Executive Rewind: Dealing with the Pregnant Pause

You Complete Your Answer, and the Interviewer Just Stares at You

The next  move is theirs!


A pregnant pause by an interviewer, whether on purpose or while fishing for the next question, possibly is the most uncomfortable feeling you can experience. You’ve answered the question, and you’re waiting for the next one. The reporter just stares at you, or is looking down at their notes. “Maybe I didn’t answer that question fully enough,” you think. So you elaborate, and end up saying something you regret or that just confuses your original answer and ends up taking you off message.

The air is pregnant with anticipation. The reporter might be doing this purposely, to see what unintended words spill out. Or, they might honestly be searching for the next question.

Angie Howard

When You’re Done, You’re Done

The onus is on the interviewer, not you. If you’ve given your answer (message), STOP! No matter how long the period of silence lasts, it will not show up as white space in print or dead air in a broadcast story. We know it’s uncomfortable when it happens, but your future discomfort could be a lot worse if you get sucked in and end up saying something you’ll regret.

Angie Howard, an executive with the Nuclear Energy Institute, seems to have understood that when interviewed by Fox News Channel’s Neil Cavuto about building more nuclear power plants in America. He asked about the people who say “Not in my backyard,” and she responded crisply and concisely. In fact, the question was longer than the answer. But she stopped when she was done. It was Neil’s job to keep the air filled.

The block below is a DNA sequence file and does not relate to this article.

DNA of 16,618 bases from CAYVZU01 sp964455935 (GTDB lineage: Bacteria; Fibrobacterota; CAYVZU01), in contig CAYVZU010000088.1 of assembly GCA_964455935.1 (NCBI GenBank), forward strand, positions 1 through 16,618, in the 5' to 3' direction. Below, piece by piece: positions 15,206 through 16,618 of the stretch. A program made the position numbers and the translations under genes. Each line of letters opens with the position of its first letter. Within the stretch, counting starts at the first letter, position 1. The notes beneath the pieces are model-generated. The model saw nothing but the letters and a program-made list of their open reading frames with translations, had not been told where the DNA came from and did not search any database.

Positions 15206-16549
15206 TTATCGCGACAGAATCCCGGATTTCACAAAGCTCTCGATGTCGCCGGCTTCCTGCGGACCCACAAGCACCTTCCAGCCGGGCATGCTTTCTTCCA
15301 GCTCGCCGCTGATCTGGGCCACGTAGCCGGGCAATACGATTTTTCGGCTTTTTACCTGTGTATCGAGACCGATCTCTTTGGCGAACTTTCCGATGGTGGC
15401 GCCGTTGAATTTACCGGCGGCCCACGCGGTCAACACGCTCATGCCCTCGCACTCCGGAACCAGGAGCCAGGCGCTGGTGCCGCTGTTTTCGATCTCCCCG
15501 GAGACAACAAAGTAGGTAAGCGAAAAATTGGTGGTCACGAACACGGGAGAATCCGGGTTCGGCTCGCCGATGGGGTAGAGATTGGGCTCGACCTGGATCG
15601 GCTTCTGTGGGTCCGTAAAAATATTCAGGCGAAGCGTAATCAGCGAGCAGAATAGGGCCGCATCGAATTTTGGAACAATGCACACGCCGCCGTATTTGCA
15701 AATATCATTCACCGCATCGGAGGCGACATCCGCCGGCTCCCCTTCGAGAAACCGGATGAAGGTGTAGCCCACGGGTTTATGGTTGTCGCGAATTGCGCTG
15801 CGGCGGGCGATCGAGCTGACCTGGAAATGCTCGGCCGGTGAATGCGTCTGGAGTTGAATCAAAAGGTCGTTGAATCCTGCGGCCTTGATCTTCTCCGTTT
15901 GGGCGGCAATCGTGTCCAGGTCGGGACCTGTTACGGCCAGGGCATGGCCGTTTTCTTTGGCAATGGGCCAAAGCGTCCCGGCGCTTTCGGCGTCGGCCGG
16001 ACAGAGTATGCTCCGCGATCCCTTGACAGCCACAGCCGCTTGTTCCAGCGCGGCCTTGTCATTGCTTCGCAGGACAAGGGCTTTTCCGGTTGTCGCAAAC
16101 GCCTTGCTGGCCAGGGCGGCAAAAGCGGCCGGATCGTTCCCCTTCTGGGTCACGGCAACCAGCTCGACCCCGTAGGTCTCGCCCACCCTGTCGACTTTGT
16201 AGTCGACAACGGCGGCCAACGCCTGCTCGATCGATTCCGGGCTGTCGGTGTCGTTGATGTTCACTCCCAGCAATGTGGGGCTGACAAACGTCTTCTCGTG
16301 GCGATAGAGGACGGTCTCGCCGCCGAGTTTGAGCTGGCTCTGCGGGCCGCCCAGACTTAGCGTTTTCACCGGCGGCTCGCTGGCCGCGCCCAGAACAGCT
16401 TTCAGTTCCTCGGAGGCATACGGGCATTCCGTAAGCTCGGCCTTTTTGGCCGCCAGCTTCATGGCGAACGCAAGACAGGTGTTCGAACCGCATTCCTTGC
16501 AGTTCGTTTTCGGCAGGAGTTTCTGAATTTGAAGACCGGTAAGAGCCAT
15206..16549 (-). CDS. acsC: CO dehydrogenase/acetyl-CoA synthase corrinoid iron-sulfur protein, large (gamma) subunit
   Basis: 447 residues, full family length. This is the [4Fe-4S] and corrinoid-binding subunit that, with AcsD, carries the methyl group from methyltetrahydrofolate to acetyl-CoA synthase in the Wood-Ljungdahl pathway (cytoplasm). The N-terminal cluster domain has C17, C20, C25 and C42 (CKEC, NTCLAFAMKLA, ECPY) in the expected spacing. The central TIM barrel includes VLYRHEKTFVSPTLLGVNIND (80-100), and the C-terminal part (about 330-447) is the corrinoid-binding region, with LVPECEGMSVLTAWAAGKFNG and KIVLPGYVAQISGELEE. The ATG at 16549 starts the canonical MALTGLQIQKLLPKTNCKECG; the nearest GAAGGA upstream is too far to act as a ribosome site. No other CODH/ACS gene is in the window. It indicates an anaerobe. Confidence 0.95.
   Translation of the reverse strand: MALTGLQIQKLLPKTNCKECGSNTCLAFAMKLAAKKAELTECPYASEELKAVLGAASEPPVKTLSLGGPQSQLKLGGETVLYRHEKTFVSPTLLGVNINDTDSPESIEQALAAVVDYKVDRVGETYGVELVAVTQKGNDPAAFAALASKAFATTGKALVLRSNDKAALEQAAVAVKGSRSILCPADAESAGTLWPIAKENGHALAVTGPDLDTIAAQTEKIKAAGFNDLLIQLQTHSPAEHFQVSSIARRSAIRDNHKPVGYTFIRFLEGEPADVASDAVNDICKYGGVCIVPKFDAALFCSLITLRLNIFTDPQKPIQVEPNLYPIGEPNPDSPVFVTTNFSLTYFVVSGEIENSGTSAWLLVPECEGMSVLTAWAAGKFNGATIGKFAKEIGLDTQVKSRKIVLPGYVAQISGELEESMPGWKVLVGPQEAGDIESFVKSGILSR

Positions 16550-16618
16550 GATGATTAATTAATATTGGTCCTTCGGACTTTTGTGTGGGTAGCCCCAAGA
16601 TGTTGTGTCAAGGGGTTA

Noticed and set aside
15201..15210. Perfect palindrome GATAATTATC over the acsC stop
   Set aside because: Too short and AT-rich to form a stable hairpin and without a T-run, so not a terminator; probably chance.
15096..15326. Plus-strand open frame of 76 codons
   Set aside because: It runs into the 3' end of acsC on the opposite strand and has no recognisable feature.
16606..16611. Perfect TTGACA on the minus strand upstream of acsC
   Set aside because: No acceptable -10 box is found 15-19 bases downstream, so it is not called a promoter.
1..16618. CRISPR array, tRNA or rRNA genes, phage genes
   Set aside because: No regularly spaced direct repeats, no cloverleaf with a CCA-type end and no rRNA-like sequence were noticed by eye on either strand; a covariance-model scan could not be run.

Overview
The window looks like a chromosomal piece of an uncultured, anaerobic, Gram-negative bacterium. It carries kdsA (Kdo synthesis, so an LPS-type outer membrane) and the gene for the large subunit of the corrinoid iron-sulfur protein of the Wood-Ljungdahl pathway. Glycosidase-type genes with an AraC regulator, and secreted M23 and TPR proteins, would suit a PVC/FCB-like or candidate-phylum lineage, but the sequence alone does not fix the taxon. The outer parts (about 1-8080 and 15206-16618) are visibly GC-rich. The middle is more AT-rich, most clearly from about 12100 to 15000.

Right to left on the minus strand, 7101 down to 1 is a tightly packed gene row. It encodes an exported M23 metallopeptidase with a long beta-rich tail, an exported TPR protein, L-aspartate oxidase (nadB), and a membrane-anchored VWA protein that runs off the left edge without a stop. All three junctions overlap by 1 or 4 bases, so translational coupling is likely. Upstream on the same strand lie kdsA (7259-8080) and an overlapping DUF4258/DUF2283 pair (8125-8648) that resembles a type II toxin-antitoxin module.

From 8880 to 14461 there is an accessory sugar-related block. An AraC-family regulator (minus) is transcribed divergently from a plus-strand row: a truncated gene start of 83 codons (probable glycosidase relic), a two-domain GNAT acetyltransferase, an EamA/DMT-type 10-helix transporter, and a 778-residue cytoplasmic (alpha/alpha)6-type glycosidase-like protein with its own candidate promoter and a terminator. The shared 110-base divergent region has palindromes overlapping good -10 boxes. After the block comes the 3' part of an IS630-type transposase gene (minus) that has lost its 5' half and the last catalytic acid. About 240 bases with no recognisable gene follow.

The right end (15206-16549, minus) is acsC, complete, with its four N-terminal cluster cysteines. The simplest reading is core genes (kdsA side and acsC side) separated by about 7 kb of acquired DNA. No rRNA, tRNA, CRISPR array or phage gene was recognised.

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Paul Harvey

But You Can Use It, Too!

The pregnant pause does have a place in your communications quiver. It can be used effectively in presentations and speeches. The master of the pregnant pause is radio commentator Paul Harvey. His ability to use dead air to communicate is unequalled.

A few years ago, Harvey spoke to a business group in Bakersfield, California. His topic: why is news always so negative? Harvey had the unique ability to identify with his audience while also giving a reasonable explanation in answering that question, and in a purely entertaining way.
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The Media Trainers® Re–winder Reminder:

  • The pregnant pause is a tactic employed by some reporters in the hopes you’ll “spill the beans” by saying more than you intended. Or, your interviewer might just be pausing to think of another question.
  • Either way, don’t get suckered. Give your response and stop. It may feel uncomfortable—in fact, it definitely will be uncomfortable—but your job is to deliver messages responsively. Period. Not to lead the interview.
  • Remember, the pregnant pause will not appear in the story that results from the interview either as empty white space or dead air.
  • The pregnant pause has great dramatic effect when used strategically in presentations and/or speeches.

The Media Trainers®

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